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Claire Hopkins of The Open Training College asks what was the impact of mandatory formative assessment on students’ learning experiences?

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  • HETAC Assessment and Standards.
  • Transcript of "What was the impact of mandatory formative assessment, claire hopkins open training college"

    1. 1. What was the impact of mandatory formative assessment on students’ learning experiences? Claire Hopkins The Open Training College
    2. 2. Introductions                                         
    3. 3. The Supported Open Learning Model
    4. 4. Overview of this session <ul><li>Introductions </li></ul><ul><li>Assessment – the journey and the debate </li></ul><ul><li>Formative Assessment- best practice guidelines </li></ul><ul><li>Rationale for the College’s implementation of mandatory formative assessments </li></ul><ul><li>Thesis – catalyst and methodology </li></ul><ul><li>Findings </li></ul><ul><li>Evaluation </li></ul>
    5. 5. What is the one thing that influenced your studies?
    6. 6. <ul><li>“ Assessment defines what students regard as important, how they spend their time and how they come to see themselves as individuals.”(Brown, 2001) </li></ul><ul><li>“ Assessment is seen to exert a profound influence on student learning: on what students focus their attention on, on how much they study, on their quality of engagement with learning task, and through feedback, on their understanding and future learning.”(Gibbs and Simpson, 2004) </li></ul>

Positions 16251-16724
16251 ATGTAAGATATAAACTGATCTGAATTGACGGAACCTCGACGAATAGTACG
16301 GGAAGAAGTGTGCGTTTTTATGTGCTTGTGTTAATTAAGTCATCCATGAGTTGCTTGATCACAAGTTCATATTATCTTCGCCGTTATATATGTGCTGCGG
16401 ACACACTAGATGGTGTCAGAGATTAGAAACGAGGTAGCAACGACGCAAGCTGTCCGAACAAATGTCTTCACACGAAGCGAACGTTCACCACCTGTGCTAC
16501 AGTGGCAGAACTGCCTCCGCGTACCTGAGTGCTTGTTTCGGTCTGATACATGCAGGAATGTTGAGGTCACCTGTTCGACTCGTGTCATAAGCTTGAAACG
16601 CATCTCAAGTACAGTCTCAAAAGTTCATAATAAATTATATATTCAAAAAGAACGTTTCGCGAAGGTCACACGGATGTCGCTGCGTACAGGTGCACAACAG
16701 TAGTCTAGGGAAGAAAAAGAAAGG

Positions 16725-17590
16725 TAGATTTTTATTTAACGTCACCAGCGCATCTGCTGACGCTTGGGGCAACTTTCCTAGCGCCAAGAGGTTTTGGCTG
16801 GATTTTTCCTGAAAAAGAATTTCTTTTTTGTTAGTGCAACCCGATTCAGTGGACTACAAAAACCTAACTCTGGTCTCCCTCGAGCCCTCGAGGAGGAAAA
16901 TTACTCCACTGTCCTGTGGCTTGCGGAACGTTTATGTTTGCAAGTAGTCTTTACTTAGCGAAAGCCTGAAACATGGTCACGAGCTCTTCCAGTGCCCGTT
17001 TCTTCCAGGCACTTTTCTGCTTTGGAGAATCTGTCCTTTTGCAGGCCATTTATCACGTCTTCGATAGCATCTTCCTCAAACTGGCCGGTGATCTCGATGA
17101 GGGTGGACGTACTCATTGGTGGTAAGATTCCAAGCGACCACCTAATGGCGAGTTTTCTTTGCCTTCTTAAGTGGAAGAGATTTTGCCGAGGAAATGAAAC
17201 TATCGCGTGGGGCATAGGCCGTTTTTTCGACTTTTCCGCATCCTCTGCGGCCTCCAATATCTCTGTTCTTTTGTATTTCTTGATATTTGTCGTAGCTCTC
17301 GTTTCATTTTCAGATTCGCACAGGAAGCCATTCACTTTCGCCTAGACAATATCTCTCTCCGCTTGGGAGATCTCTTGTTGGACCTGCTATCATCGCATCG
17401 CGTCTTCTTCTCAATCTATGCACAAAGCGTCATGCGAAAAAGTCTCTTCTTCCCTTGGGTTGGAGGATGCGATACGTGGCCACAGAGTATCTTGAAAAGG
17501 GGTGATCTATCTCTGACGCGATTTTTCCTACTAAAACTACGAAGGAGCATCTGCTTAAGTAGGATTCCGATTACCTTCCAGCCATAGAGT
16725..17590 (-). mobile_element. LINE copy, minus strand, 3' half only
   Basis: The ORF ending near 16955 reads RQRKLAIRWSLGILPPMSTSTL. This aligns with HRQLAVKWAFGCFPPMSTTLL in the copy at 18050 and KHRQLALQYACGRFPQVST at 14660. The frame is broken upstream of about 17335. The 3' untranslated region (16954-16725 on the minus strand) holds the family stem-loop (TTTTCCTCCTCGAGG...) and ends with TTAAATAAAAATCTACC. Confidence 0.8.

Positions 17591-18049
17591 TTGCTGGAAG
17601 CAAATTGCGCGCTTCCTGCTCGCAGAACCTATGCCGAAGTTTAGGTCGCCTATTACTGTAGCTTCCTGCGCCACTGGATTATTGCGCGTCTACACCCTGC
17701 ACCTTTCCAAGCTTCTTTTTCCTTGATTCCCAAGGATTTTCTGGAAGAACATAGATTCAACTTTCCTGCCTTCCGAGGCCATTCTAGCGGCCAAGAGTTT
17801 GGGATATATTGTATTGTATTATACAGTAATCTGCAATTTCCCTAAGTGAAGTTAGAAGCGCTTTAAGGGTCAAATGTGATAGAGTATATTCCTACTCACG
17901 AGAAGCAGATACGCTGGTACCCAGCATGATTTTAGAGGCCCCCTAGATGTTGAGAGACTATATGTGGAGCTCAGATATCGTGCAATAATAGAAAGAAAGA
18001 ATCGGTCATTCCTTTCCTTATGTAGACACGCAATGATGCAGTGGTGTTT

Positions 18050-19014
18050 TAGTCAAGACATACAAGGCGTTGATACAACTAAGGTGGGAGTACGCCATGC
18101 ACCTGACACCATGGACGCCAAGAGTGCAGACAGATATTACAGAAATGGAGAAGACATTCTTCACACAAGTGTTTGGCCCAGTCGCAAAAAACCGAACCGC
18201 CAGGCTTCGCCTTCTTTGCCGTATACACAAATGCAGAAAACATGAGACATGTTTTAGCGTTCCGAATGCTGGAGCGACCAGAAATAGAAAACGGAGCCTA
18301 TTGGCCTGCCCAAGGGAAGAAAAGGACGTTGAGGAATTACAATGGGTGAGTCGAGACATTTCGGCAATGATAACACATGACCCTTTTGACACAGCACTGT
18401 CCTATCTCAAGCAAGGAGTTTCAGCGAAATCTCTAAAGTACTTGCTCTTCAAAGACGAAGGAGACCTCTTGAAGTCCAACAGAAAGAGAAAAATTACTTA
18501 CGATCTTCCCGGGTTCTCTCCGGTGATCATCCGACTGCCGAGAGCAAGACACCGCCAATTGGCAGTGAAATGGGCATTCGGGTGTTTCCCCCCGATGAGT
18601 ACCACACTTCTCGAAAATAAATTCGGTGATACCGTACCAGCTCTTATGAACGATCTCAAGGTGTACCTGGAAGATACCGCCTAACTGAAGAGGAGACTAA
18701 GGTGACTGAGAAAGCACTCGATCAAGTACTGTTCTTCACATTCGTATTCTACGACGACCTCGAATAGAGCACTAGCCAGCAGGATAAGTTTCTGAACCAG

7. 7. Assessment – the journey so far… <ul><li>Period of Flux </li></ul><ul><li>Movement away from traditional dominant discourse: Teacher Centred…didactic content focused teaching… </li></ul><ul><li>The Standards and Guidelines for Quality Assurance in the European Higher Education Area </li></ul><ul><li>HETAC Assessment and Standards, 2009- </li></ul><ul><ul><li>Changing contexts now encourages innovation: due to modularisation, plagiarism, learner retention, computer aided assessments, availability of study time and declining resources. </li></ul></ul><ul><li>Dilemma: Challenges of student centredness </li></ul>
    8. 8. Summative (Judgement) vs Formative (Improvement) <ul><li>Assessment of learning measures the achievements of learners and, by extension, the effectiveness of programmes and </li></ul><ul><li>Assessment for learning is the kernel of reflective teaching and learning and their continual quality enhancement (HETAC, 2009) </li></ul><ul><li>Formative Assessments: Any activity which creates feedback or feedforward to students about their learning achievements </li></ul>
    9. 9. F.A. will allow students to <ul><li>Think about what it is they are trying to learn </li></ul><ul><li>Try things out and learn from mistakes </li></ul><ul><li>Think about what it is they want to learn </li></ul><ul><li>Discuss subjects they don’t understand </li></ul><ul><li>Take into account the possibility of different interpretations and opinions </li></ul><ul><li>Consider and reflect on their learning needs. </li></ul><ul><li>(Irons, 2008) </li></ul>